The "actually" in Victor's correspondence is also often used to open email from a stranger by saying "This email has a purpose, I am not simply bothering you."

  6. James C. said,

    January 30, 2009 @ 4:08 pm

    Following Karen, this "actually" seems to serve as an indicator that the writer actually has a question directly related to the recipient's field of study, rather than being general pleasantries, administrivia, or some other topic.

  7. Bob Ladd said,

    January 30, 2009 @ 4:33 pm

    A usage of actually I've noticed repeatedly in Scotland – I don't know if it's uniquely Scottish – is almost apologetic; it seems to convey an acknowledgement that what the speaker is saying is some kind of imposition on the hearer. (This is how I read the opening sentence in the email to Victor Mair). Once at a supermarket a customer behind me was starting to unload groceries onto the checkout belt, failing to notice the "CLOSED" sign, and the checkout cashier said "Sorry, we're actually closed". Somehow the actually mitigates the inconvenience by suggesting that the speaker can't help it. An even better example was something said to me at a post office here when I was sending a package somewhere abroad – there was some sort of misunderstanding about what was in it or how I wanted to send it, and the post office clerk, as a way of starting the whole transaction over, asked me "Where's it actually going?" (I resisted the temptation to say, "Well, that depends on you, doesn't it".)
    Has anyone else noticed this usage?

  8. Mabon said,

    January 30, 2009 @ 6:38 pm

    I used to treat the word "actually" coming up in odd places in a conversation as an unintended indicator that what follows is not quite truthful, as if the speaker who uses it is unconsciously communicating "I want you to think that this is "actually" the truth, even though it actually [as in factually] is not." That is, it is used to provide emphasis, as if that alone might make it more truthful in the ears of the listener.

    Of course, treating a person's use of "actually" in this way — as a sort of lie detector — now has become a less reliable indicator due to its growing use, especially among younger speakers, as an insipid place-marker. Nevertheless, it still raises a red flag when I hear it.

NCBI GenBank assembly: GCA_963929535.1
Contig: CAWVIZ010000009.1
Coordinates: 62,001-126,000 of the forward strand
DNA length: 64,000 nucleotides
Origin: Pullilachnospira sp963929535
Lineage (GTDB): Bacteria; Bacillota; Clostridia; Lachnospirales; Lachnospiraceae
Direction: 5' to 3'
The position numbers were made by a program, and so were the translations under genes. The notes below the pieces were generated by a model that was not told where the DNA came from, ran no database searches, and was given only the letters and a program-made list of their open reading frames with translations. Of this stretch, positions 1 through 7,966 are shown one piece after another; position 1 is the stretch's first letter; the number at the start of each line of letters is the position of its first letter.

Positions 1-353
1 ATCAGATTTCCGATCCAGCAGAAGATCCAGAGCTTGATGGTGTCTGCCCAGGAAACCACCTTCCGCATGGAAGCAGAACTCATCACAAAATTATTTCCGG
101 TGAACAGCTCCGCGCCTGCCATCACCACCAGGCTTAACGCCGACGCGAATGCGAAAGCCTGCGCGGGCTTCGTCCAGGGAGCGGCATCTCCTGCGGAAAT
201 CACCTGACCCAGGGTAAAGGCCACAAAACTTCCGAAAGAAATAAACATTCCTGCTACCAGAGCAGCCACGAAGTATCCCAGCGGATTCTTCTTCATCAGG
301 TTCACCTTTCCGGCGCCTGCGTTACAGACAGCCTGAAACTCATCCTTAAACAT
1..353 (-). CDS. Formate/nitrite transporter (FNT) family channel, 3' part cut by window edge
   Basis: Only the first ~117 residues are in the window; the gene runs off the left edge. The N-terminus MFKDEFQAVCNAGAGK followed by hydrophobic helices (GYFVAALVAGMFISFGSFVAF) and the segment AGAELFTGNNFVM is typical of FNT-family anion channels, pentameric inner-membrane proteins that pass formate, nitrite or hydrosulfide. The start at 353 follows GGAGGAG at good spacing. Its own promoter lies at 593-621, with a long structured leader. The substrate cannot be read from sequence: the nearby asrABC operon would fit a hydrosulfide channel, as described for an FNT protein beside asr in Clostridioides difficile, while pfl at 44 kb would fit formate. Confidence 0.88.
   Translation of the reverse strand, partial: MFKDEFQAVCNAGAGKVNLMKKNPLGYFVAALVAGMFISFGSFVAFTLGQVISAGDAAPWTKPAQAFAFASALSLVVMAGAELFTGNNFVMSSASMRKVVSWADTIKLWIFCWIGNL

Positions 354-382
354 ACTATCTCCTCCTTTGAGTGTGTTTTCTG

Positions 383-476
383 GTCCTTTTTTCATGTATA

Having said all this, I'm sure I've been guilty of this usage myself.

  9. Robert F said,

    January 30, 2009 @ 7:19 pm

    "En fait" has a directly corresponding English phrase, "in fact". "In fact" has a more restricted use than actually though.

  10. Kuz said,

    January 30, 2009 @ 8:10 pm

    Bob Ladd: Once at a supermarket a customer behind me was starting to unload groceries onto the checkout belt, failing to notice the "CLOSED" sign, and the checkout cashier said "Sorry, we're actually closed". Somehow the actually mitigates the inconvenience by suggesting that the speaker can't help it.

    I don't think I agree with your interpretation of this usage. In my opinion (and I've said similar things before) it goes like this–Customer is acting as if the store is open–she is doing things you would only do when the store was open, not just, for instance, walking up to a store has just closed (when the response would be "Sorry, the store is closed" etc). Since the customer is inside and actually performing actions, the cashier is then saying–you can't do that because the store is not open, it is closed–your actions are incorrect.

    To clarify a little, if somebody is walking up to a closed store, I think it's proper to say "Sorry, we're closed" rather than "sorry we're actually closed." If somebody has just taken a cart and is walking INSIDE a closed store, the response could be "sorry, we're actually closed." IMHO it has to do with the action being performed. I guess this would fall in with the intensifier theory…

    I also agree that the interpretation of the original email was perhaps not correct. I go with the "I actually have a question (instead of just wasting your time!)" theory.

  11. dr pepper said,

    January 30, 2009 @ 10:12 pm

    There's also "actually" to introduce a contrary position. "Obama is the most genuine speaker i've ever heard." "Actually, he's nothing more than an accomplished bull slinger."

  12. hsknotes said,

    January 31, 2009 @ 5:02 am

    Ok. As a native United Statesian English speaker, I'm acutely aware of this "actually" usage and use it most often without ever thinking about it. When I read the Mair example, I thought, yes, that's exactly right, and that's exactly one way it is used. I know this "actually" usage is odd and non-standard because while speaking chinese before for a teacher training group I pretty much began my self-introduction with an "actually" chinese (其实, qi4shi4) and the moderator immediately interrupted me and commented on that strange usage before me and the teachers.